by James Keen (TTT Subscriber jimtheoracle).
Wingers are a tricky commodity in football. The great ones are amongst the most revered, loved and exciting players to have ever played the game.
But the vast majority are frustrating, inconsistent and in complete opposition to the Lobanovskyi-esque team-building ethos upon which much of the modern game is based. Despite this though we all love them and want them in our teams, but for every John Barnes there’s a Jermaine Pennant, for every Ian Callaghan there’s a Ryan Babel. It’s not that Pennant and Babel are bad players or were always bad for Liverpool; on the contrary they were both the hottest of hot youth prospects who just couldn’t maintain a career at the top level. Finding a winger who can do this has been and continues to be the most awkward of balancing acts.
So when it became apparent that Jürgen Klopp was looking to add a winger, or wide forward I guess is more appropriate, I was excited. But then I was excited when we signed Mark Gonzalez and Mark Kennedy (who incidentally was the most expensive teenager in British football when he signed for Roy Evans in 1995), and look how they turned out. Despite my frustrations with this particular sub-group of footballers, I love wingers; John Barnes is a major reason why I became a Liverpool fan in the first place. So when I find out our manager wanted to play with pace and power in the wide areas I was sold; here, have my money.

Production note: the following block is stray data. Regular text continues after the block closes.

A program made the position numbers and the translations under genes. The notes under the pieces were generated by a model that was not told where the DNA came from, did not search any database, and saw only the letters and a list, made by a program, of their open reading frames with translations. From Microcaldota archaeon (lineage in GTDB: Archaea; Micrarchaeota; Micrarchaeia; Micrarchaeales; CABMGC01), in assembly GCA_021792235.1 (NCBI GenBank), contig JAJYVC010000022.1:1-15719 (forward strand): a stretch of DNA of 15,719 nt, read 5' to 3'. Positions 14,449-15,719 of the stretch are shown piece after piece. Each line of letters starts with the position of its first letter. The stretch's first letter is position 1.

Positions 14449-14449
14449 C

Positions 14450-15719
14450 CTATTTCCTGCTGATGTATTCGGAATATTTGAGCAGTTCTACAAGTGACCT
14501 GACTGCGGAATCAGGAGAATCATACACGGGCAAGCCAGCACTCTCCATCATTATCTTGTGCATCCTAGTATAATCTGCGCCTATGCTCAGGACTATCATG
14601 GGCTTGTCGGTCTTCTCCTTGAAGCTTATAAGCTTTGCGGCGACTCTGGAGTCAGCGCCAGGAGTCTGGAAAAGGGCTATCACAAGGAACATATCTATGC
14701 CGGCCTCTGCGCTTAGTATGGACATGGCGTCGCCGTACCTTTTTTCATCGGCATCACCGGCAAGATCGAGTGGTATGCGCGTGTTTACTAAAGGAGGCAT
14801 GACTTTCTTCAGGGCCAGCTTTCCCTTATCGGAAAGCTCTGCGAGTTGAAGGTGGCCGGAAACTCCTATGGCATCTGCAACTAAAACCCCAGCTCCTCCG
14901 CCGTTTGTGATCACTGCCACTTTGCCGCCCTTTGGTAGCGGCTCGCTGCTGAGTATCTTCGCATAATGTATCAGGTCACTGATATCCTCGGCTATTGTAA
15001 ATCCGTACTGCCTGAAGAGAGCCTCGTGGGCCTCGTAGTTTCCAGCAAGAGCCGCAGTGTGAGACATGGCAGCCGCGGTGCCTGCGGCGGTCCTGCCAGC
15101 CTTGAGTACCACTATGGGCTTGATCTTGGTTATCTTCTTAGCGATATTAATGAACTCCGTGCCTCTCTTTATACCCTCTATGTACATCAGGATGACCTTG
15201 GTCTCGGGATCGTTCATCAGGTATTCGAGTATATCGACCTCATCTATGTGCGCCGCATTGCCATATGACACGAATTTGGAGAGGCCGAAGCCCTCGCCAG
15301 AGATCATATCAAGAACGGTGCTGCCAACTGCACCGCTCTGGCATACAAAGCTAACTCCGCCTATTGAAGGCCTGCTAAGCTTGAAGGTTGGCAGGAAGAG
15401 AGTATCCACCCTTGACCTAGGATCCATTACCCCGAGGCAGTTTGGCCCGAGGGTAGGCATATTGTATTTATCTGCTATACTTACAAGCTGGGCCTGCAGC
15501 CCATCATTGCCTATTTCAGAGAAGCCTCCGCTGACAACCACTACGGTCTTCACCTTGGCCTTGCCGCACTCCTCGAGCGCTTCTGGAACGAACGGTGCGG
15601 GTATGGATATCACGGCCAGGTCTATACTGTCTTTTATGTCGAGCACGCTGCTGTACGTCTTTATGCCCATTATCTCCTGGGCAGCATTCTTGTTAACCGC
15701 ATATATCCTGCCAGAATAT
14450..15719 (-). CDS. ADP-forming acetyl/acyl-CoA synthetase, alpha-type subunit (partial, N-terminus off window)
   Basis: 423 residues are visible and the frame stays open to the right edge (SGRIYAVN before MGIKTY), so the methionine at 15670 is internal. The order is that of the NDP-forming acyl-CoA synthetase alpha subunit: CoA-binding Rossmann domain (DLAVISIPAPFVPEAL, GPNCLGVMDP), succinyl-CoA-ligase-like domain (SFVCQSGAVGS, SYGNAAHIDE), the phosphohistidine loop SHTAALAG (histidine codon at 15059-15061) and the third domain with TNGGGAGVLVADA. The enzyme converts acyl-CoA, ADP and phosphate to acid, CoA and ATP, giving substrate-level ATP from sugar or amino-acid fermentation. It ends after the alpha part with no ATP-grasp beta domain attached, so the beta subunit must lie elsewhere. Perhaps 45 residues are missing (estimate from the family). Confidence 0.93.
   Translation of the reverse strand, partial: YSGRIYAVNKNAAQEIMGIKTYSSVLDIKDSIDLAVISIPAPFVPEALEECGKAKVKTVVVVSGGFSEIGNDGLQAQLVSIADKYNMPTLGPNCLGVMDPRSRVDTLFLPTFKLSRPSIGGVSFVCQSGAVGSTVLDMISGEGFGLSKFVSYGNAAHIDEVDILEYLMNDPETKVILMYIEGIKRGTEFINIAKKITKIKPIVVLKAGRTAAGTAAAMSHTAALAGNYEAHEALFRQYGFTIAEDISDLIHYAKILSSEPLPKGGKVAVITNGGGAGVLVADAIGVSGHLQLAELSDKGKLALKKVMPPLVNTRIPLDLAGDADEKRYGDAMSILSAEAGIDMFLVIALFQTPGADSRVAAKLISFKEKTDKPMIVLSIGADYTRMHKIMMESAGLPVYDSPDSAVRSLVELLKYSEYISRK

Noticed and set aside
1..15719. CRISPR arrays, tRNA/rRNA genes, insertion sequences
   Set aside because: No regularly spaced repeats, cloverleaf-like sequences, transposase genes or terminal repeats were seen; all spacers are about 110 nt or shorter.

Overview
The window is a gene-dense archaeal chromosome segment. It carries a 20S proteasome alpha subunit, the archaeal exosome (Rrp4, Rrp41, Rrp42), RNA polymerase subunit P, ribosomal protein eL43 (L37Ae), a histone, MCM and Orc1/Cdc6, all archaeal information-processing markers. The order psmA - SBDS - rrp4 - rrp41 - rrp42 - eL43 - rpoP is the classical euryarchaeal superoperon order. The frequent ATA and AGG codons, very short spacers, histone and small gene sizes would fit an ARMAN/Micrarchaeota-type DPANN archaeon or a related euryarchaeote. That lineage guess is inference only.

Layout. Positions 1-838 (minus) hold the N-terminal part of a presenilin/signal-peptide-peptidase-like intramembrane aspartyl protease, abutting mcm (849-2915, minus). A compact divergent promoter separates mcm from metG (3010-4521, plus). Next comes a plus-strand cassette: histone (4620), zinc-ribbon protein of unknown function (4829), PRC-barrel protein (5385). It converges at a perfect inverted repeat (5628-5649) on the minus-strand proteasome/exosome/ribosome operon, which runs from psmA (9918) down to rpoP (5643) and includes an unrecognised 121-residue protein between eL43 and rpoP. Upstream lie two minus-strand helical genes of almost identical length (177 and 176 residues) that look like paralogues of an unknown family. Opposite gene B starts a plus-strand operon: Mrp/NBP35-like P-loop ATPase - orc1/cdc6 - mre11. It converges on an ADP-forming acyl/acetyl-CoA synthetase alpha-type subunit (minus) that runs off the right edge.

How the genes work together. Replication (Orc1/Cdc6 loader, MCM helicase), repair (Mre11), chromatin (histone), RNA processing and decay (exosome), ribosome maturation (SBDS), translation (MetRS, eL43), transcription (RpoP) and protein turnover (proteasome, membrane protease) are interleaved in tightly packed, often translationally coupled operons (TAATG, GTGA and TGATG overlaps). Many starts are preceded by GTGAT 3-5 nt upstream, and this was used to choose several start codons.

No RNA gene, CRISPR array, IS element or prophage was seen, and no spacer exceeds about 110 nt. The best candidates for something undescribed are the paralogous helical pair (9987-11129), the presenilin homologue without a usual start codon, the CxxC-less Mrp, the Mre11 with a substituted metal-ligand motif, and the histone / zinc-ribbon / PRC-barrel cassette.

However I was still underwhelmed when Sadio Mane signed for Liverpool. It was an inevitable signing, it was obvious Klopp wanted him and it was a deal we could get done easily. I should have been pleased that we got a big deal over the line with few problems. Even so the concerns were foremost in my thinking; he cost too much money, he was another Southampton player (at what point would it have been cheaper to buy Southampton FC and just help ourselves?) and he appeared to be the kind of inconsistent and frustrating performer we have been accustomed to seeing fail at Liverpool.
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